At least 200 inmates received early releases from the L.A. County Jail system this week amid a new round of cost-cutting that is expected to soon slash the time many other criminals serve behind bars.
Sheriff Lee Baca said Thursday that budget cuts have prompted him to reduce the time nonviolent offenders spend in the jails. The sheriff's policy has been that male inmates must serve at least 80% of their jail time before release. Now, offenders incarcerated for crimes including check kiting, petty theft and drunk driving will serve only 50% of their time.
Baca said he hoped to get back to the 80% standard soon but could not say when.
The inmate discharges began Tuesday. That same day Baca had told The Times in an interview that the department was "still a long way away" from considering early releases.
Thursday, Baca said he had not been informed about the early releases until after the interview. Alexander Yim, the Sheriff's Department chief who oversees jail releases, said his staff had been discussing the possibility of early releases for some time and had decided to move forward Tuesday without consulting Baca.
"I left it up to my chiefs to decide," the sheriff said. "My people don't have to wait for me to say, 'Oh now, go.' "
Early releases have been a problem in Los Angeles County since the 1980s, after a federal judge ruled that overcrowded conditions in the nation's largest county jail system amounted to cruel and unusual punishment for inmates.
Freeing some early was meant to be a temporary fix but has continued ever since, ebbing and flowing over the years.
The practice increased dramatically earlier this decade, when budget cuts prompted Baca to close jail facilities, allowing some inmates freedom after serving only 10% of their time. A 2006 Times investigation found that nearly 16,000 inmates released early were rearrested for new offenses while they were supposed to be in jail. Sixteen were charged with murder.
Over the last few years, sheriff's officials began reopening shuttered jail areas and lengthening the time inmates served.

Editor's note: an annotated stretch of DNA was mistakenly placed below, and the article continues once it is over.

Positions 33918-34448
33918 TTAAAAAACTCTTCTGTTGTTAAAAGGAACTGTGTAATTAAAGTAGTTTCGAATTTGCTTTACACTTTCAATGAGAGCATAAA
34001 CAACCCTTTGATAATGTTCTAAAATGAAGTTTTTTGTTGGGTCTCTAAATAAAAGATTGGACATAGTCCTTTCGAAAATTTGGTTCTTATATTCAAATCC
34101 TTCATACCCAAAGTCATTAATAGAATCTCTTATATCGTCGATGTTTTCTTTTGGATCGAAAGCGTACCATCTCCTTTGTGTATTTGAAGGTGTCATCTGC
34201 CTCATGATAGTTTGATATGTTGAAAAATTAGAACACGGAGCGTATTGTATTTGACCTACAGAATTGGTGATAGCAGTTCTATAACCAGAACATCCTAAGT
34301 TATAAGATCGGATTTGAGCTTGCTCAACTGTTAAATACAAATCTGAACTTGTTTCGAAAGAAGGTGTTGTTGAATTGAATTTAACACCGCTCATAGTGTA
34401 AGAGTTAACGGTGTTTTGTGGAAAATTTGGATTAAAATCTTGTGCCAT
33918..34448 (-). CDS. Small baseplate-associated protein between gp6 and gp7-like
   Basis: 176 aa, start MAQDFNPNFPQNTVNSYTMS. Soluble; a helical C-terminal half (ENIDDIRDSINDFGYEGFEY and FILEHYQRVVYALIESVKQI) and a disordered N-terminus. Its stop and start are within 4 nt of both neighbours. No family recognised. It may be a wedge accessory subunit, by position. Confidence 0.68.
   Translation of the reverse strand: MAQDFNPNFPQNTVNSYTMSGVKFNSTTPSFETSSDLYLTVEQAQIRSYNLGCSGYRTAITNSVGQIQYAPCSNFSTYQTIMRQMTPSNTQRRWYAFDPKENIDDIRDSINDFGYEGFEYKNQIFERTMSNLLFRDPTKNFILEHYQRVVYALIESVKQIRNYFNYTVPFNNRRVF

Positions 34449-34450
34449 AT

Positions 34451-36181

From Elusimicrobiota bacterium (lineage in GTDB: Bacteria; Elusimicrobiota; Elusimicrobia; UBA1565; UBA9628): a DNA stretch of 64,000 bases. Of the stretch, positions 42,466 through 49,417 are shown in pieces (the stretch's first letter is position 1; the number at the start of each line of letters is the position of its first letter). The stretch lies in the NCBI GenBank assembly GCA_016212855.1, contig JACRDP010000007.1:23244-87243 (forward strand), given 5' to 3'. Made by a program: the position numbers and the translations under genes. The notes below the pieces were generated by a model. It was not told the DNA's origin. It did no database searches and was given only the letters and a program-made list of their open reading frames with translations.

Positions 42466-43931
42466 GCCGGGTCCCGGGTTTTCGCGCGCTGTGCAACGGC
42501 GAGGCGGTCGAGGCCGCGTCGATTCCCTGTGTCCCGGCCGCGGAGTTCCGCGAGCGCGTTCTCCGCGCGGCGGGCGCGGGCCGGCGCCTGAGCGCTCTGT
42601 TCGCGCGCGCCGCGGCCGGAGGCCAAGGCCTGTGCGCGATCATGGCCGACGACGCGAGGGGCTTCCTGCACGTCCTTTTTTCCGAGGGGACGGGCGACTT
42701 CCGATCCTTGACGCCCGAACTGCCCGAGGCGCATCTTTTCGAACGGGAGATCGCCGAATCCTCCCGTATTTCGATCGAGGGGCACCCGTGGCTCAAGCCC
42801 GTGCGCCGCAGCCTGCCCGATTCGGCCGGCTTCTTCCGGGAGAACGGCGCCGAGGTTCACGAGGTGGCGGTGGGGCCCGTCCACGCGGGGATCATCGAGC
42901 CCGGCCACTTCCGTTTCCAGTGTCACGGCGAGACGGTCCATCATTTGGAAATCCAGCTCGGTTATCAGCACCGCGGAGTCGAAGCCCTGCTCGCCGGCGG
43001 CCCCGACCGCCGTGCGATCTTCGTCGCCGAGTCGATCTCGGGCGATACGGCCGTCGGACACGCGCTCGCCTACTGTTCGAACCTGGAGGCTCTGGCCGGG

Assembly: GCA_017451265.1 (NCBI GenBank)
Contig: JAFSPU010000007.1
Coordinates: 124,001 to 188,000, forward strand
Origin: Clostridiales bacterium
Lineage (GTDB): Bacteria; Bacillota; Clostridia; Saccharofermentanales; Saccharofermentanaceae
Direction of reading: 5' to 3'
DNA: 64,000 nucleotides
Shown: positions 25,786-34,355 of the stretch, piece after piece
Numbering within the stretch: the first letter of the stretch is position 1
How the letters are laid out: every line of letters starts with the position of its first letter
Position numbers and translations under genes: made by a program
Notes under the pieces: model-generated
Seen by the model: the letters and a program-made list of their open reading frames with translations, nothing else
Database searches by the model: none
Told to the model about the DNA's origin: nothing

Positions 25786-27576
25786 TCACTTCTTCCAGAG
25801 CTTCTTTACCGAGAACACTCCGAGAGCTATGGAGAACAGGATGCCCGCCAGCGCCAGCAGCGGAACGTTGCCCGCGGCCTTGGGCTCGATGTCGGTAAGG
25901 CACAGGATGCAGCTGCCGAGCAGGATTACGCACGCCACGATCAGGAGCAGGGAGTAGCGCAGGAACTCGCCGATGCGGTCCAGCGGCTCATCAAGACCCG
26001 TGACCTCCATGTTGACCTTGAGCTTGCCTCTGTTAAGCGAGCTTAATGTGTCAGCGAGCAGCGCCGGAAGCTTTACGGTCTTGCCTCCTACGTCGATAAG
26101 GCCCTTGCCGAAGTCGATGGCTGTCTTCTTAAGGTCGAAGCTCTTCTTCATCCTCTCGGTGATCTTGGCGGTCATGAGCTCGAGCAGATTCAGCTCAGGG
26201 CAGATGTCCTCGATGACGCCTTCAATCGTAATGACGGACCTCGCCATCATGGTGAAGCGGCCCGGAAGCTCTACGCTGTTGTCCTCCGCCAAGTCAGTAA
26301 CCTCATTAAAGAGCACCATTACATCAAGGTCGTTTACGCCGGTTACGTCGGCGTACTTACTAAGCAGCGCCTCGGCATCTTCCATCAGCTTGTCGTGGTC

But now, amid the troubled economy and state budget crisis, Baca said the department again needs to make major cuts.
The department is trying to reduce its budget by cutting deputy overtime and decreasing the inmate population at the north facility of the Pitchess jail in Castaic.
So far this week, 700 of roughly 1,100 inmates have been moved out of the north facility. Officials realized they didn't have enough beds at other jails to house the inmates, so they began early releases of those in custody for nonviolent offenses.
The department is considering $128 million in cuts over the next 16 months from its nearly $1.3-billion general fund budget.
Much of the savings -- about $58 million -- would be achieved through reductions in overtime, and Baca said that will inevitably require shutting some parts of the jails.
"You cannot cut dollars from the budget and keep facilities open to the level they were before the cuts," he said. "At some point, the integrity of the system starts to break."
This week's releases bear a striking resemblance to events that began unfolding in mid-2002.
Faced with a severe budget crunch that year, Baca announced he would close portions of the jail system and would carefully screen inmates to determine who could be released early. As the county's budget woes worsened, however, sheriff's officials closed more areas of the jails.
Baca said Thursday he remained optimistic that this budget crunch would not be as bad and expressed hope that he would not have to reduce jail times below 50% of an inmate's sentence.
Times staff writer Richard Winton contributed to this report.